And why I think most communities are (mistakenly) run like corporations.
In my daily work I get to interact with and learn from community builders from allover the world. And over the last few weeks I have been observing a fascinating pattern: Many communities seem to be run like corporations: heavily centralized, top-down management, optimizing for short-term value, clear value propositions, etc.
It makes sense. That’s the organizational model many of us are most familiar with. That’s what is taught in business school, that’s what we observe in our jobs every day. So it seems reasonable that we model our behavior on the same organization structure as we build communities. Because most of us who design and run communities have never taken a “community building 101” course. Most of us just figure it out as we go.
Running a corporation vs running a community
But in many ways, communities operate differently from other types of organization. And I think that at the core is the following distinction:
- In our current operating model, all for-profit corporations in the world exist for one single reason: to optimize for shareholder value. To create as much value for their shareholders as possible.
- Similarly, most non-profit organizations in the world exist for a specific reason: to create as much impact towards their mission goals as possible.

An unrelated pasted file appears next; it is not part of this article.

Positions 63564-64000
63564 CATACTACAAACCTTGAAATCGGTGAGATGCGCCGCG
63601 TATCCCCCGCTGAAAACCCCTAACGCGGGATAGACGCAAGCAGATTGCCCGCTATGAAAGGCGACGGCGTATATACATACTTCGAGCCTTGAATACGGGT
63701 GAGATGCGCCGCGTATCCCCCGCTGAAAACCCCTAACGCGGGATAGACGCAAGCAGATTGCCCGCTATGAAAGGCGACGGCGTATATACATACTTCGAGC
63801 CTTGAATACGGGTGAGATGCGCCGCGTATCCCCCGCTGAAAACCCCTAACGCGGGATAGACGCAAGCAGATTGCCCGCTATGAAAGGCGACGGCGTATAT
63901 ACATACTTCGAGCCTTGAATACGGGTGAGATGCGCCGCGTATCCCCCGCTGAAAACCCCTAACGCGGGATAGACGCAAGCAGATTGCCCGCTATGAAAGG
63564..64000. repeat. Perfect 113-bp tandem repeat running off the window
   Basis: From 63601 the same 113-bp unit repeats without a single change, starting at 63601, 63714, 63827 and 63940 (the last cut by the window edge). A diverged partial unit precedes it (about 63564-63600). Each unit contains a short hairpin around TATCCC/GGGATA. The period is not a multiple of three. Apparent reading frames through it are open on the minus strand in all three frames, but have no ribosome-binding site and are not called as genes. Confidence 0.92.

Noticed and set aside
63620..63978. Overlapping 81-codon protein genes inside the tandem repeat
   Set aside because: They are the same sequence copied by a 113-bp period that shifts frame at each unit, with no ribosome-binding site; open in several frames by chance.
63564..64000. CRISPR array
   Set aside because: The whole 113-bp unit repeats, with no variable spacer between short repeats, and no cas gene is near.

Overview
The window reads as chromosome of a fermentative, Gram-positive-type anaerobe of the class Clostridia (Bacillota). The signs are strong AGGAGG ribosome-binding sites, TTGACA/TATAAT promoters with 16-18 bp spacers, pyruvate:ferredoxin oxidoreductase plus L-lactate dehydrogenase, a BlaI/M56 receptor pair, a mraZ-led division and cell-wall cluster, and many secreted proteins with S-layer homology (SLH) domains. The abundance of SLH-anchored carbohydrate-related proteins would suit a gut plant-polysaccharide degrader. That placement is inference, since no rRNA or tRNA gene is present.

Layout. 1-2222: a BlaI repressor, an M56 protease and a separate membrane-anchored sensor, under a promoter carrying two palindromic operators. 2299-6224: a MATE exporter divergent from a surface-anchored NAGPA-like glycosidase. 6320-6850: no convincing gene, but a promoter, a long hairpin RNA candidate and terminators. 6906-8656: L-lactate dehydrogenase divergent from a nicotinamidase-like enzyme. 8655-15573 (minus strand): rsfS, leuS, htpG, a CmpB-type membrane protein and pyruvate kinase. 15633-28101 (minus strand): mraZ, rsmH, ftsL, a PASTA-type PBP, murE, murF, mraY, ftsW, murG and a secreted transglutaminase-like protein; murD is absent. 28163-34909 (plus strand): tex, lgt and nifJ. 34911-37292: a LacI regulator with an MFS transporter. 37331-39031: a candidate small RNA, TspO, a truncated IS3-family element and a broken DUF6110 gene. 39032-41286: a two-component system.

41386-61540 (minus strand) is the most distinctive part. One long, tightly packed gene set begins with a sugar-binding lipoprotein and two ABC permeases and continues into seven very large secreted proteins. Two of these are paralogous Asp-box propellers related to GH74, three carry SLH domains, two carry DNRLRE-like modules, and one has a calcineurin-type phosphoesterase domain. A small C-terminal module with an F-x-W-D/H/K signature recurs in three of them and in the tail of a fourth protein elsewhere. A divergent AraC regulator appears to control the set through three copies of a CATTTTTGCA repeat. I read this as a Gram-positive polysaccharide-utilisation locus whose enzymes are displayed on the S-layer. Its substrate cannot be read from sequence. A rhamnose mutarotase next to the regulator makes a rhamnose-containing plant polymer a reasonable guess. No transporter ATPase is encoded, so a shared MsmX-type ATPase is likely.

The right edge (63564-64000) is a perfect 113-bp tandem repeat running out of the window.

- The fascinating thing about these models is that both of them have external purposes. The organizations exist to solve an external problem (shareholders are usually not the people working in the organization or running it, the people running non-profits are usually not the recipient of their value).
- Communities on the other hand, so at least my theory, are fundamentally different, because they exist foremost for an internal purpose: they exist to create as much value for its members, and that value is often relationship-based and measured in the form of trust. So you could say that communities exist to optimize for trust among their members.
Community = optimizing for trust
I think this distinction matters tremendously when we ask ourselves the question how to design and run communities. As mentioned above, many communities today are being run by using the corporate / non-profit model. But I think that’s a mistake. We need a different handbook for communities.
There is much talk these days about human-centric organizations. And I would argue that a community is the ultimate human-centric organization: where the collective needs and wellbeing of the people who make up the organization are the organization’s highest priority, and all activities and processes are therefore designed accordingly.
Both models can learn from each other
Of course, the two models aren’t mutually exclusive and can even strengthen each other:
- Communities still have many elements where they can profit from the stability and processes of a corporations (for example when we think about managing day to day operations, business models, long-term planning, etc).
- And similarly, corporations can benefit from a more human-centric approach. It seems that an increasing number of organizations are starting to realize that a healthy culture, trust and their employee’s wellbeing is not just a nice-to-have, but a strategic asset.
What does it mean to optimize for trust?
A question I’m playing with at the moment is: if you’re trying to optimize for trust, how does that affect the way you run day to day operations? What does it mean, for example, for how you communicate? For how you keep or distribute power? For the organization’s values? For the business model? For “leadership”? For conflicts?
Curious and grateful to hear what you all think!